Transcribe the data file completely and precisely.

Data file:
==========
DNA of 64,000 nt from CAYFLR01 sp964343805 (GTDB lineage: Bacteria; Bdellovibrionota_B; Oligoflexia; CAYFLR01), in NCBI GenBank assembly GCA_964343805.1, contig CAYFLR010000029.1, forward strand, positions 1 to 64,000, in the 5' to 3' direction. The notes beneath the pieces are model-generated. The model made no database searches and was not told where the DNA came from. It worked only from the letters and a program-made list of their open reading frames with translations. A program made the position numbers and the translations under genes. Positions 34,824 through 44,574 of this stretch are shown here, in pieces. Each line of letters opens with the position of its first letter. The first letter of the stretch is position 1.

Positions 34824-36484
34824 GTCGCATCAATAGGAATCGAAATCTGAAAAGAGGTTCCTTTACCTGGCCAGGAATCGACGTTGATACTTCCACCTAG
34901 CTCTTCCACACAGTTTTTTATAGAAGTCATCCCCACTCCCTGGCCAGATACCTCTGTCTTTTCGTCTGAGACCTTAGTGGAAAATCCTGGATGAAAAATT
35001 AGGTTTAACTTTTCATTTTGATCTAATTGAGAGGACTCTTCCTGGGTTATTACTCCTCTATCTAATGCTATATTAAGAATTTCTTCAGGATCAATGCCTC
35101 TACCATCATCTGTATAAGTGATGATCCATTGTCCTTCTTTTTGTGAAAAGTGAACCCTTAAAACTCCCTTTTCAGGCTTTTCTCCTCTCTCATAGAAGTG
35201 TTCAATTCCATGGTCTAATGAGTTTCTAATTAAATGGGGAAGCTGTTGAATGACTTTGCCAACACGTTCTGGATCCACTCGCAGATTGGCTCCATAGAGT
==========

DNA of 64,000 nt from CAYFLR01 sp964343805 (GTDB lineage: Bacteria; Bdellovibrionota_B; Oligoflexia; CAYFLR01), in NCBI GenBank assembly GCA_964343805.1, contig CAYFLR010000029.1, forward strand, positions 1 to 64,000, in the 5' to 3' direction. The notes beneath the pieces are model-generated. The model made no database searches and was not told where the DNA came from. It worked only from the letters and a program-made list of their open reading frames with translations. A program made the position numbers and the translations under genes. Positions 34,824 through 44,574 of this stretch are shown here, in pieces. Each line of letters opens with the position of its first letter. The first letter of the stretch is position 1.

Positions 34824-36484
34824 GTCGCATCAATAGGAATCGAAATCTGAAAAGAGGTTCCTTTACCTGGCCAGGAATCGACGTTGATACTTCCACCTAG
34901 CTCTTCCACACAGTTTTTTATAGAAGTCATCCCCACTCCCTGGCCAGATACCTCTGTCTTTTCGTCTGAGACCTTAGTGGAAAATCCTGGATGAAAAATT
35001 AGGTTTAACTTTTCATTTTGATCTAATTGAGAGGACTCTTCCTGGGTTATTACTCCTCTATCTAATGCTATATTAAGAATTTCTTCAGGATCAATGCCTC
35101 TACCATCATCTGTATAAGTGATGATCCATTGTCCTTCTTTTTGTGAAAAGTGAACCCTTAAAACTCCCTTTTCAGGCTTTTCTCCTCTCTCATAGAAGTG
35201 TTCAATTCCATGGTCTAATGAGTTTCTAATTAAATGGGGAAGCTGTTGAATGACTTTGCCAACACGTTCTGGATCCACTCGCAGATTGGCTCCATAGAGT